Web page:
After a quick refueling stop in Ukraine-held territory somewhere right up on the line of contact, the two-ship flight took full advantage of the element of surprise and buzzed unscathed over Russian-held territory until they were over the cratered steel plant.
Looking down, the pilots found a small plot of surface, uncluttered by debris and just big enough to land.
The Hips settled down near the entrance to some of the underground tunnels through which the defenders hid, shot, moved, and communicated.
“Avostal was almost completely destroyed,” said Flint. “The same as Mariupol city.”
Landing, however, turned out to be the easy part.
For the next 15 to 20 minutes, the troops unloaded the supplies and gathered up the wounded, about 16 of which arrived via GAZ-66 trucks emerging from the tunnels.
The pilots, meanwhile, kept the engines running and the blades whirling.
“All this time we were within the sector of adversary aviation activity,” said Flint. “That's why we had to be ready for any changes in the situation. And we were not supported by any support aircraft.”
After they landed, some of the Azovstal defenders expressed surprise.
“They said that ‘we don't know the point of your departure, but you flew to us from the sky.’” Flint recalled.
As the men from the Hips dropped off the Stingers, NLAWs, and Starlink systems, and loaded up the wounded, the Azov battalion troops “understood they had to cover our departure,” said Flint. “They tried to involve the adversary as much as possible into a battle. They fired in order to provide us cover.”
As the Hips took off, loaded with the wounded, all hell was breaking loose down below.
“There was really tough fighting between our troops and the adversary troops,” said Flint.
Departing low, again to try to avoid triggering Russian air defenses, the Hips once again made it back to the refueling point without taking fire. They returned safely to Dnipro around 7:30 AM.
"It's absolutely special emotions when you hand over the wounded to the doctors and you understand that you did something that's totally impossible," Flint recalled his emotional state upon landing. "You feel proud and happiness about your people."
But subsequent flights became increasingly difficult, said Flint, as the Russians began to catch on and the air defenses began to thicken.
“During the second flight, the helicopter was fired on but was able to reach the refueling point and he finished its landing successfully,” said Flint.
To counter the Russian defenses, pilots changed routes, sometimes flying over land, sometimes over water.
“I know about the situation where our helicopter flew between two Russian ships and then turned to the right and moved above the sea to the territory of Ukraine,” he said.
There was also at least one flight - which unlike the rest consisted of four Hips, not two - that was accompanied by an Mi-24 Hind serving as a fire support helicopter. During that mission, more than three dozen wounded were evacuated.
In a previous interview, Budanov told The War Zone that three helicopters were shot down - two on the resupply mission and one coming to the rescue.
Officially, Flint said that there is only one helicopter listed as destroyed, with two others considered missing.
End of Mission
Before they ended, the helicopter flights didn't just deliver supplies, but also Azov Regiment members wanting to reinforce the troops burrowed into the steel plant. Eventually, though, the sorties to Azovstal stopped, with the last ones occurring sometime around the middle of May.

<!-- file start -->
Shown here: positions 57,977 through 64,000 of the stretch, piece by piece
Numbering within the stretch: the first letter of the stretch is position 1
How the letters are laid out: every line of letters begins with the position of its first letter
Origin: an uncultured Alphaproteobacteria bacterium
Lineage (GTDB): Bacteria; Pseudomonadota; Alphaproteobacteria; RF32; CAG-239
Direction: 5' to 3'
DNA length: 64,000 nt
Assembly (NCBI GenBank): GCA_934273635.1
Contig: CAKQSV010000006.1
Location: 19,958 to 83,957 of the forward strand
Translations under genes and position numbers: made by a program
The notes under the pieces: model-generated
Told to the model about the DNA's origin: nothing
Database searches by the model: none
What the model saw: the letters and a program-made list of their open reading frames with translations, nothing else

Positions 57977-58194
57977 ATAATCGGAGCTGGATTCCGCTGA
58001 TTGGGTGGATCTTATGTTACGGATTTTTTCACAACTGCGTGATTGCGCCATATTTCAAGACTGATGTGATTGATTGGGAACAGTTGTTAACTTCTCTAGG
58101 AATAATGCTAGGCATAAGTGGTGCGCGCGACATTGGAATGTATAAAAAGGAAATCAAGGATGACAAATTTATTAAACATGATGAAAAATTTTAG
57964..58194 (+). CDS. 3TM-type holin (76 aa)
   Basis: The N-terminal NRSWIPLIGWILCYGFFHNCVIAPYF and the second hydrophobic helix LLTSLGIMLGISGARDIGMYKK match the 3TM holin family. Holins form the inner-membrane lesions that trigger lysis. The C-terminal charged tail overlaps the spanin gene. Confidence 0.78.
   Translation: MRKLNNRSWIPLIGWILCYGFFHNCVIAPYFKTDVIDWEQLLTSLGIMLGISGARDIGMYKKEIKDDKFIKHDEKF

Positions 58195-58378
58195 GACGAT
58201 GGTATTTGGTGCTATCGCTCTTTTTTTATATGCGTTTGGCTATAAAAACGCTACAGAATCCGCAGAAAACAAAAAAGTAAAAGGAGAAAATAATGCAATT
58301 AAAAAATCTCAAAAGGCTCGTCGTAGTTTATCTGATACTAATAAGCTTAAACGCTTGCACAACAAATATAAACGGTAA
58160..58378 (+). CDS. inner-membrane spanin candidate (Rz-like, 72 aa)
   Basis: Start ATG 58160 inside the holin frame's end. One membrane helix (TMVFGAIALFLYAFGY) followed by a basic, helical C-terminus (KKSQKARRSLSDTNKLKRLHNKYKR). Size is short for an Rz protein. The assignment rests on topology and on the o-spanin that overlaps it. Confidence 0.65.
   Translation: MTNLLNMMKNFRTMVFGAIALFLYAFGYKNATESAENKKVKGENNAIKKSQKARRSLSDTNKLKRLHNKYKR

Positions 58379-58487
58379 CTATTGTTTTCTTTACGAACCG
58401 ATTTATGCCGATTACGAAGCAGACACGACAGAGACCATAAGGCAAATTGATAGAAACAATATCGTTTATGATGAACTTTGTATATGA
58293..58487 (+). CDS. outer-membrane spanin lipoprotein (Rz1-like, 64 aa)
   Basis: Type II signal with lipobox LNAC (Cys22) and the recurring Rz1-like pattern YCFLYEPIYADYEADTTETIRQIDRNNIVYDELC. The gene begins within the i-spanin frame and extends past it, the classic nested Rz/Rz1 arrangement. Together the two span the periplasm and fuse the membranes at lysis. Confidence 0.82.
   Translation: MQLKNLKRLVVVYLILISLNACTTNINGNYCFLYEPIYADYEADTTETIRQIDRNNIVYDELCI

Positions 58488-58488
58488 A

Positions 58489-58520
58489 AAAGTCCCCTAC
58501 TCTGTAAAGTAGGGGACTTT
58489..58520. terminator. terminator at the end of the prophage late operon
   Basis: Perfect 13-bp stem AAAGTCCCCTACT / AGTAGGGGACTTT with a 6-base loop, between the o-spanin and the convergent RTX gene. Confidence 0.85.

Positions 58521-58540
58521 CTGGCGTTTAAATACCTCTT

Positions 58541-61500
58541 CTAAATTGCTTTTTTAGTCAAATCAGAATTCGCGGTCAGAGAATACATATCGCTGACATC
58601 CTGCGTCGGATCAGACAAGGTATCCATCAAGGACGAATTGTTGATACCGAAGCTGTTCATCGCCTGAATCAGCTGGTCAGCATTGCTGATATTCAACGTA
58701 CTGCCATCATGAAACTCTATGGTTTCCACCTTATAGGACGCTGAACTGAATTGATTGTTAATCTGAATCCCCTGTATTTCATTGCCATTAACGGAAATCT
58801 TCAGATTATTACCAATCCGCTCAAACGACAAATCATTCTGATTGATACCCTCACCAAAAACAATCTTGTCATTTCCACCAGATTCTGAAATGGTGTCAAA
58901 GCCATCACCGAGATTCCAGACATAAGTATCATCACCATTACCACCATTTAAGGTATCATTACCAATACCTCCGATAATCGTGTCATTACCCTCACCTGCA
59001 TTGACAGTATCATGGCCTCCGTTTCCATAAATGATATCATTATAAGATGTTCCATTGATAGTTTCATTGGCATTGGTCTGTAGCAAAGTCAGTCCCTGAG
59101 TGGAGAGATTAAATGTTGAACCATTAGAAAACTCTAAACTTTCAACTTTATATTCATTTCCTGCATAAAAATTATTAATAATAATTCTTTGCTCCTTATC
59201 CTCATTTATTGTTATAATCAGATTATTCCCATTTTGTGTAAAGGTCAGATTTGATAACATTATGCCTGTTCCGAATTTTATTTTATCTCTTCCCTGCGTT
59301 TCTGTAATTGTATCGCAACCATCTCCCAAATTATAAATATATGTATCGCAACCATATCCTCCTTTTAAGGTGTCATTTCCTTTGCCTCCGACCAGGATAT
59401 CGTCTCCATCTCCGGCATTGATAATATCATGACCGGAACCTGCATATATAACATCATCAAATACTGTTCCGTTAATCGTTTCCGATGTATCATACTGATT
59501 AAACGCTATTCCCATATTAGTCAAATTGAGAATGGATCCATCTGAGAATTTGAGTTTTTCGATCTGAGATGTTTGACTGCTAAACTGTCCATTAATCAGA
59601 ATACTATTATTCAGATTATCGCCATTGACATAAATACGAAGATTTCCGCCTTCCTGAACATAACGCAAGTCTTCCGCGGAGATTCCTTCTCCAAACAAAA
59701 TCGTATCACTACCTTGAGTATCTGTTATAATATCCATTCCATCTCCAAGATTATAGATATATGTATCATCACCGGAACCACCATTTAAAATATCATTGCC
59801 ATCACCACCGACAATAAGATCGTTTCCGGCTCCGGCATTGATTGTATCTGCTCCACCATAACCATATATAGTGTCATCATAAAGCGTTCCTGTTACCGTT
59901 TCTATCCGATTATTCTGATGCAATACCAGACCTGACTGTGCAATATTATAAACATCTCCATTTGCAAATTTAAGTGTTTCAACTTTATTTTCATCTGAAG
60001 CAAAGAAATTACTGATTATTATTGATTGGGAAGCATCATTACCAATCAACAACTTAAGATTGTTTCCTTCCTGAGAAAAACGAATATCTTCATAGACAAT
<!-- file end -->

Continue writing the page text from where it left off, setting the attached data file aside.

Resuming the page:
Deputy Chief of the Main Operational Directorate of the General Staff of the Armed Forces of Ukraine, Oleksiy Hromov, previously said that the deliveries were stopped because "information about the aid was disseminated. As a result, the enemy took measures to strengthen the air defense system, which made it difficult for us to carry out such actions and led to the loss of personnel and helicopters that evacuated the wounded."
Flint said he doesn’t know exactly when they stopped, or why, but he has an idea.
“Almost each meter of the landing zones that could be used by our helicopters was under constant fire from the side of the adversary,” he said, adding that one of the last flights he knows about took place sometime around May 10.
By May 20, the last of more than 2,000 Azovstal defenders surrendered. Interviews with the prisoners, according to one report, stated that the Azov fighters had been “beaten, tortured with pliers, electrocuted and strangled.” CBS News on Monday reported that Russia began turning over bodies of Ukrainian troops killed at the plant.
Flint, who has since been on other secret missions for Ukraine that he can’t talk about, told The War Zone that he has stayed in touch with some of the wounded he helped rescue.
“Unfortunately, not all of these people were able to preserve their health in the same condition that they had before,” he said.
Recently, he even met up with several Azovstal defenders he helped rescue.
“One guy was 20,” said Flint. “He was without a leg.”
The young man was wearing sunglasses, given to him by his girlfriend.
“She said, ‘that with these glasses I’m looking like Brad Pitt,’” Flint said the amputee soldier told him.
“That’s why I am happy that I’ve met such great guys.”
Flint said that, “personally, I'm really proud that I participated in such operation and in some other operations I'm not able to talk about now.”
In the future, people will learn from these resupply operations, for which Flint credited Budanov and President Volodymyr Zelensky for approving.
“We will have to write about these operations in books and not only in books, but also we have to make movies about this last place of defense in Mariupol,” said Flint. “And I think that this story will be retold by our children, about this heroic situation there.”